MRI Biomarkers of Patients with Tuberous Sclerosis Complex and Autism Tuberous sclerosis complex (TSC) is an autosomal dominant disease characterized by the presence of benign tumors, called hamartomas, which can affect virtually every organ system of the body, including the brain. The prognosis for individuals with TSC varies in accordance with the severity of the specific symptoms. While severe manifestations may be seen in individuals diagnosed in childhood, mild forms of the disease may be observed in men and women diagnosed in adulthood. The cause of neurological deficits in TSC patients is a key unresolved question. Our key hypothesis is that the development of autistic spectrum disorders (ASD) in TSC patients is a consequence of abnormal white matter development and maturation. This hypothesis is supported by both animal model findings of axonal miswiring and hypomyelination, and studies with TSC patients using diffusion imaging that have identified brain structural changes consistent with aberrant connectivity and loss of myelination. These suggest that adverse cognitive/social/behavioral outcomes may be due to alterations in white matter connectivity and microstructural integrity, not the cortical tubers that are the most obviou brain abnormalities in TSC. TSC is a genetic disorder with a well understood genetic basis for abnormal brain development, for which brain modifying drug therapy is currently available. The ability to characterize brain abnormalities in TSC with and without ASD will be crucial to the development of a drug therapy for ASD in TSC. Our overall objective is to identify the brain changes that are associated with ASD in patients with TSC, by the evaluation of advanced MRI of healthy controls, ASD patients without TSC, and TSC patients with and without ASD. We propose to recruit a cohort of children, aged 5-10 years old, and to carry out comprehensive MRI, image analysis and cognitive phenotyping. We propose to study these children longitudinally for five years. We propose to develop and evaluate a set of quantitative anatomic and diffusion MRI measures that characterize white matter, cortical and subcortical gray matter, and harmatomas. In order to improve the accuracy and reliability of the MRI measures, we will develop novel algorithms for MRI analysis of these subjects building on our own recent work, implement open source software tools to apply these algorithms, and validate these tools in comparison to conventional analysis strategies. We will distribute the imaging data and these software tools to the imaging community. The primary outcome will be the development for the first time of a capability discriminate between controls, patients with ASD without TSC, TSC patients without ASD and TSC patients with ASD.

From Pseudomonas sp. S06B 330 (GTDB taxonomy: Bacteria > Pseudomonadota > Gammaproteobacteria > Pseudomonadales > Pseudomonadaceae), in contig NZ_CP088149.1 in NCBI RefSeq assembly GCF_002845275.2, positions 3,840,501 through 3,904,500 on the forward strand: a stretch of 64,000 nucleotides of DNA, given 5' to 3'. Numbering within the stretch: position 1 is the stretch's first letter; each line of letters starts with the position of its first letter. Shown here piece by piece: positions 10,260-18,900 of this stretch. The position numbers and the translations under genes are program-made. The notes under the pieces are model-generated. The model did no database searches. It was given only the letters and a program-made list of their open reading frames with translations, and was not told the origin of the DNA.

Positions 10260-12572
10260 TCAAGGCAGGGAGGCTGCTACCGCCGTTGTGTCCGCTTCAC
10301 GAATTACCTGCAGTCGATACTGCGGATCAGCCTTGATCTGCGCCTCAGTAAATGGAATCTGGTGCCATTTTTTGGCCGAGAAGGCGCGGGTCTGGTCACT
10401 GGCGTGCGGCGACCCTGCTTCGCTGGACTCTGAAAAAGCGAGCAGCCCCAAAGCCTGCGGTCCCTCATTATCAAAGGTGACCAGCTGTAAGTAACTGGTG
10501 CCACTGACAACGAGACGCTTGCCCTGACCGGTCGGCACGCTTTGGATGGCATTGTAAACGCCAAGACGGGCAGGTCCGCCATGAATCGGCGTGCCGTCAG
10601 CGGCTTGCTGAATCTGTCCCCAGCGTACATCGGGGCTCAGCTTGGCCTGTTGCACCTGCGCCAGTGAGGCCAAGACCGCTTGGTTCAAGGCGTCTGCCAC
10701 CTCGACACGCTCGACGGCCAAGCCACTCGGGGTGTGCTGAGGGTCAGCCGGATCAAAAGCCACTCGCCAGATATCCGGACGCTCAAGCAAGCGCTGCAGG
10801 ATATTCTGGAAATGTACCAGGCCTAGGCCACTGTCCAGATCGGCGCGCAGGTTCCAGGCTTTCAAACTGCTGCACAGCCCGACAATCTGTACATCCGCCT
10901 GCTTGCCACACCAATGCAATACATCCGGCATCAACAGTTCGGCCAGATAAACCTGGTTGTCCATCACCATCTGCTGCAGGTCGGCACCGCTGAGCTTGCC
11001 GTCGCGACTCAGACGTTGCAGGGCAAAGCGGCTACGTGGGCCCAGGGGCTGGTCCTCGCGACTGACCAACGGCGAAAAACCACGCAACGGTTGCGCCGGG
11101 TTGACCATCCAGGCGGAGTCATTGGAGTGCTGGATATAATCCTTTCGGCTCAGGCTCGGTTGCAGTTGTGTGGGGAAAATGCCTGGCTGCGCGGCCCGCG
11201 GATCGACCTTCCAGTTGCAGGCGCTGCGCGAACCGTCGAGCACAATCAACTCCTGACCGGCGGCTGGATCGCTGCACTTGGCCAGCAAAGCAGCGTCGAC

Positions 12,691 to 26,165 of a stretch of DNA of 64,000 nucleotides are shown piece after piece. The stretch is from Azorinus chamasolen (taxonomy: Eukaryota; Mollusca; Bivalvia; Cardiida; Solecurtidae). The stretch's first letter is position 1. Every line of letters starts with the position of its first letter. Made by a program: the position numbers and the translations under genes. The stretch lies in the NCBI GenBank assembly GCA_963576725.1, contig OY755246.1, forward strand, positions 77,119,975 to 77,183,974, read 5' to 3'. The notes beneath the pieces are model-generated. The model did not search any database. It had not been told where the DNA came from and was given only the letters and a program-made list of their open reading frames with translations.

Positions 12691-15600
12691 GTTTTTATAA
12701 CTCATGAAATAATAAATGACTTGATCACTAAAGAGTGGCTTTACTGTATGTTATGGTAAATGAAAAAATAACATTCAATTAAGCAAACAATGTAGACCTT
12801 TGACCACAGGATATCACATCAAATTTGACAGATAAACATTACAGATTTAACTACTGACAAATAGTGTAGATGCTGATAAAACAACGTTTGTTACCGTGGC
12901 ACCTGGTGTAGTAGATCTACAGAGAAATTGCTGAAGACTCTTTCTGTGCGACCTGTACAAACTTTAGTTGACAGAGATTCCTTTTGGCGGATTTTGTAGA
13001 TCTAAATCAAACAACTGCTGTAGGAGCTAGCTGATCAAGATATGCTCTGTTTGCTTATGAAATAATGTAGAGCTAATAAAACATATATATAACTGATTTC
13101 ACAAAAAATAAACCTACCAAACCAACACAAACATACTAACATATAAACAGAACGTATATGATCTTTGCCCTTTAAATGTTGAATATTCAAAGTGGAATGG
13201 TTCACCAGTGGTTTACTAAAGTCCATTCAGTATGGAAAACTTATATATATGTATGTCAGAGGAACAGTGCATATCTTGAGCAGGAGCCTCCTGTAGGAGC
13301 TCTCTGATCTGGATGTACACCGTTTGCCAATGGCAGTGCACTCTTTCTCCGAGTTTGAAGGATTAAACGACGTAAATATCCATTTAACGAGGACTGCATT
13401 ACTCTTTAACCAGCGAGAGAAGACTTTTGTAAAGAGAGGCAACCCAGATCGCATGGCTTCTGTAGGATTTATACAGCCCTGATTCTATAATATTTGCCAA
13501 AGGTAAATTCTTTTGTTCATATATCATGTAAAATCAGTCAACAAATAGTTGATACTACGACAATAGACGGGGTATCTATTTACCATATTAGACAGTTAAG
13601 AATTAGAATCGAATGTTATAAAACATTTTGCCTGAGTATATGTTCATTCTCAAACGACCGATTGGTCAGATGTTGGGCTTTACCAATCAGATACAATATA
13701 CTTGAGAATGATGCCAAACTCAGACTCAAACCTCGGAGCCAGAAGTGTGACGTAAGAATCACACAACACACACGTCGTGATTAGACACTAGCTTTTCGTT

Tuberous Sclerosis Complex (TSC) is a neurocutaneous autosomal dominant disorder involving mutations of the TSC1 or TSC2 genes. It is characterized by the presence of benign tumors called hamartomas in multiple organ systems, including the brain (where hamartomas are known as cortical tubers). TSC affects people of all ethnic groups, races and sex with equal frequency. For TSC patients, adverse cognitive outcomes are common, especially Autism Spectrum Disorders (ASD) which has an incidence of about 50%. Although micro- structural white matter alterations and macro-structural brain tissue abnormalities, including cortical tubers, are common and apparent with sophisticated MRI, the relationship between these brain changes and neurological symptoms remains unclear. Recent data from animal models of TSC and imaging experiments with patients suggests that axonal miswiring and hypomyelination may contribute importantly to the development of cognitive/social/behavioral deficits and ASD. We seek to identify MRI measures that distinguish healthy controls, patients with idiopathic ASD, TSC patients without ASD and TSC patients with ASD. We will develop and validate advanced MRI measures in a longitudinal study of children aged 5-10 years old. TSC is a genetic disorder for which brain modifying drug treatment is currently available. The development of a validated set of MRI measures that uniquely identifies the brain changes that underlie ASD in TSC will be critical enabling technology for drug trials in TSC, and for evaluating response to drug therapy. By imaging from an early age, before brain maturation is complete, it may be possible to predict, for an individual patient, an increased risk of development of ASD, and ultimately to tailor interventions to alter the developmental trajectory.
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